2018.03.07 No big hurry to ride in an autonomous car


I keep seeing news reports stating that autonomous, or self-driving, vehicles are just around the corner, no pun intended. Of course, they’ve been saying that about flying cars for decades, but unfortunately, autonomous cars will probably be here sooner rather than later. A few are already on the road being tested, a fact that concerns more folks than just this writer.

Last summer, AAA released results of a survey that found 78 percent of respondents felt “afraid” to ride in a self-driving vehicle. There wasn’t a huge difference by age group as a low of 73 percent of millennials reported feeling afraid increasing to 85 percent of baby boomers.

But it wasn’t just riding in an autonomous car that bothered many. Over half of the respondents, 54 percent to be precise, reported they would feel “less safe” just having to share the road with self-driving vehicles used by others. Ten percent said they would feel safer while the remainder said there would be no difference.

One thing holding back self-driving vehicles is teaching them to deal with situations that don’t follow the rules. For example, they are programmed to follow the speed limit, a behavior not always followed by the human-directed vehicles sharing the road. An Associated Press article says another problem is dealing with local traffic customs.

For example, out west, many drivers make what is called a “California Stop,” in which they will roll through a stop sign if they can’t see any cross traffic. Such behavior would confuse an autonomous car.

They there’s the “Pittsburgh Left,” a practice often found both in western Pennsylvania and in Boston. Here, drivers usually allow one oncoming car to turn left in front of them before moving after their traffic light turns green.  An autonomous car would most likely proceed immediately, possibly hitting the turning car.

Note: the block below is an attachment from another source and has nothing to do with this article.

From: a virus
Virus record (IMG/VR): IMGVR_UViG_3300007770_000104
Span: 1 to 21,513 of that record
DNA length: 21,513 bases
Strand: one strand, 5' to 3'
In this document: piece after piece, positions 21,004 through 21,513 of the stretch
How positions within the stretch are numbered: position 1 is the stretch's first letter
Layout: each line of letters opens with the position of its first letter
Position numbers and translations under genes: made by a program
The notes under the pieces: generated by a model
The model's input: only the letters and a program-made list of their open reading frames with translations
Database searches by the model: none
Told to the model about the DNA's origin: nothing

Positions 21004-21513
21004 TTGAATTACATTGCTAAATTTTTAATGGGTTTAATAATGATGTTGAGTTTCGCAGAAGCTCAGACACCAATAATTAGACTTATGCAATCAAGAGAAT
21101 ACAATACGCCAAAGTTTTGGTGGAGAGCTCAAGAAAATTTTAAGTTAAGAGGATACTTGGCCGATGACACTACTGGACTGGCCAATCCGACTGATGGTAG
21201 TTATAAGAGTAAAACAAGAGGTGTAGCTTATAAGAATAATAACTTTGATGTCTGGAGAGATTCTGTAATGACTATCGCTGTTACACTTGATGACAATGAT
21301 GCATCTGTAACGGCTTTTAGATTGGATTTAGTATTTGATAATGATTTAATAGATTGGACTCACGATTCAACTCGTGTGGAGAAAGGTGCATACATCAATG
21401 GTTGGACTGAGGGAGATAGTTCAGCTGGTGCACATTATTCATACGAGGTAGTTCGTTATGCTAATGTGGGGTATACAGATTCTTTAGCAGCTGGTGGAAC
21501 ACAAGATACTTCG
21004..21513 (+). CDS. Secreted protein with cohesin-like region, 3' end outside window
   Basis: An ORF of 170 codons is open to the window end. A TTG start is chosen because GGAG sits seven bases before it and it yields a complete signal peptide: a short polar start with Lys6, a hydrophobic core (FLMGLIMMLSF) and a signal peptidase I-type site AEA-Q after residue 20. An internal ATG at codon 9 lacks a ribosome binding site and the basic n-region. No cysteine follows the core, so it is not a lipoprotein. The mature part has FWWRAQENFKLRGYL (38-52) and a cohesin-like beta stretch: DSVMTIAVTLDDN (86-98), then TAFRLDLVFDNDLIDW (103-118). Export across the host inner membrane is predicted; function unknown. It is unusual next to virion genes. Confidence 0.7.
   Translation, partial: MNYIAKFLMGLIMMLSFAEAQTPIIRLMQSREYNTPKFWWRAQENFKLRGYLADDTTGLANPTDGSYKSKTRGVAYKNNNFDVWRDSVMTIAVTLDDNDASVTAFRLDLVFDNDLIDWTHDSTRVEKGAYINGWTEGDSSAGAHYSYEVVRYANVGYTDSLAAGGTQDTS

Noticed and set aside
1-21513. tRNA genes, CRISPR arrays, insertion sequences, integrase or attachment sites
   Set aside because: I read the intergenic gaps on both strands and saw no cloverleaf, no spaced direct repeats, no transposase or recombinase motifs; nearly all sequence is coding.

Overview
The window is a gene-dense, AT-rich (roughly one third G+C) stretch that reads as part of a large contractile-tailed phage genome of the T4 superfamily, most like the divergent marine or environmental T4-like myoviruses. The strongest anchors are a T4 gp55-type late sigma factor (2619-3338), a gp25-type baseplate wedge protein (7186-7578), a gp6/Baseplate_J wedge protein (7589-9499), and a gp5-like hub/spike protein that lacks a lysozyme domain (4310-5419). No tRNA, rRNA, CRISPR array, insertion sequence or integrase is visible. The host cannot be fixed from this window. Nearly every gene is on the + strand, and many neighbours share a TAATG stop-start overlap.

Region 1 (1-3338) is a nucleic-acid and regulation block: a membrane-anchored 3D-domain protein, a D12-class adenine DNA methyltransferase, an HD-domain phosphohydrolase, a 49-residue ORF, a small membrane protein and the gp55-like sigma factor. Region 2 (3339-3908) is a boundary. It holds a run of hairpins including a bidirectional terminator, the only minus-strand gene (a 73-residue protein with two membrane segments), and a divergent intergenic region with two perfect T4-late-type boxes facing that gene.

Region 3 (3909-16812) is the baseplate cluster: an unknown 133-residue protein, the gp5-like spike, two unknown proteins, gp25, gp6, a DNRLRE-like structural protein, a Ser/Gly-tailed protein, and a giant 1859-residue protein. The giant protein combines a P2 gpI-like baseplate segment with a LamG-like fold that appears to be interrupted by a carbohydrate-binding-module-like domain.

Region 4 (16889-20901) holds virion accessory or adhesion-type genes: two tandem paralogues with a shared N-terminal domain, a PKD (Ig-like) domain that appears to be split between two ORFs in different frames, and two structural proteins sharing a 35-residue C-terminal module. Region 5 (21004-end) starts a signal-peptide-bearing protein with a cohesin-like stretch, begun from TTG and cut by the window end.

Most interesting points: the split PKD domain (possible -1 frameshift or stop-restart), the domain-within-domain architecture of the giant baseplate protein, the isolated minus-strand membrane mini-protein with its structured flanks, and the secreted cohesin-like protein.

Another example of a local custom occurs in Ann Arbor, where drivers “regularly cross a double-yellow line to queue up for a left turn onto a freeway.” Autonomous cars, programmed not to cross a double-yellow, may just stop, unsure of what to do.

I could see similar problems happening locally, as I’ve twice been in the position of watching drivers perform what I guess I should call a “Fayette Right.” That occurs when you are traveling north on Fayette Street and stop at the light downtown. When the light turns green, the car in the left turn lane, instead of turning left, floors the gas and makes a right turn in front of you before you can continue north.

The first time this happened, the driver was fortunate I wasn’t in as big a hurry as he was. Ever since, I’ve waited a second after the light changes to make sure traffic in the left turn lane actually wants to turn left. Several times, cars have continued on straight ahead, ignoring the signs to the contrary, but only one more has attempted the “make a right turn from the left turn lane” maneuver. In both cases, they were lucky Buick didn’t have autonomous cars in 2006. Future technology may trump their ignorance.

Another problem as old as driving itself may ultimately impede the growth of autonomous vehicles. Does everybody remember motion sickness?

A recent article in Motor Trend magazine cited research from the University of Michigan that concluded that six to 12 percent of adults riding in self-driving cars “will likely suffer moderate to severe motion sickness,” or, as researchers like to call it, kinetosis. Drivers of conventional vehicles don’t usually get sick as they have control over the vehicle’s motion. This reduces conflicts between what motion the vehicle makes and what the body was expecting.

Passengers usually chat with the driver or watch where the vehicle is going, cutting their chance of kinetosis as well. An autonomous vehicle, however, throws those safeguards out the window, if it even has an window.

Many autonomous prototypes feature center-facing seats, opaque windows or video screens instead of windows, making passengers more likely to get carsick as they have no view of their surroundings. Want to take a chance you’re not one of the six to 12 percent?

I think an autonomous car is something I’ll let a few million other people test first. Maybe by the time I’m ready to buy, they’ll finally have those flying cars on the market.